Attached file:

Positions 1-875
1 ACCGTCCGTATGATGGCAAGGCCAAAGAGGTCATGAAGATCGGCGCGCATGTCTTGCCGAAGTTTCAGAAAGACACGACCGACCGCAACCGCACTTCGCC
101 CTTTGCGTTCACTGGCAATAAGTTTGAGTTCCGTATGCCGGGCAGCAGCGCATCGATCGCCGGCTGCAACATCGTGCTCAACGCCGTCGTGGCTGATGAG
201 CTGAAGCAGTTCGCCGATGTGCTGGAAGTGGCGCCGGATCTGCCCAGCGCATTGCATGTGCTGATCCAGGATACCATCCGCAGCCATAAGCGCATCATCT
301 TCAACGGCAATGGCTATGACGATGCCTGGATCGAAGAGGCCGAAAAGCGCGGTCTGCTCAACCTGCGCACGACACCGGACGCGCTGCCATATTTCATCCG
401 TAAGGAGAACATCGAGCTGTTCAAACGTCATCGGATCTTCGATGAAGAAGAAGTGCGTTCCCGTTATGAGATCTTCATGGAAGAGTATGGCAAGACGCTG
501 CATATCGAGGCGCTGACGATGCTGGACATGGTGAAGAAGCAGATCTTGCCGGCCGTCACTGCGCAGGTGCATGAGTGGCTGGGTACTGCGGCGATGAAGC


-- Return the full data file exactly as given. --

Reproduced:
Positions 1-875
1 ACCGTCCGTATGATGGCAAGGCCAAAGAGGTCATGAAGATCGGCGCGCATGTCTTGCCGAAGTTTCAGAAAGACACGACCGACCGCAACCGCACTTCGCC
101 CTTTGCGTTCACTGGCAATAAGTTTGAGTTCCGTATGCCGGGCAGCAGCGCATCGATCGCCGGCTGCAACATCGTGCTCAACGCCGTCGTGGCTGATGAG
201 CTGAAGCAGTTCGCCGATGTGCTGGAAGTGGCGCCGGATCTGCCCAGCGCATTGCATGTGCTGATCCAGGATACCATCCGCAGCCATAAGCGCATCATCT
301 TCAACGGCAATGGCTATGACGATGCCTGGATCGAAGAGGCCGAAAAGCGCGGTCTGCTCAACCTGCGCACGACACCGGACGCGCTGCCATATTTCATCCG
401 TAAGGAGAACATCGAGCTGTTCAAACGTCATCGGATCTTCGATGAAGAAGAAGTGCGTTCCCGTTATGAGATCTTCATGGAAGAGTATGGCAAGACGCTG
501 CATATCGAGGCGCTGACGATGCTGGACATGGTGAAGAAGCAGATCTTGCCGGCCGTCACTGCGCAGGTGCATGAGTGGCTGGGTACTGCGGCGATGAAGC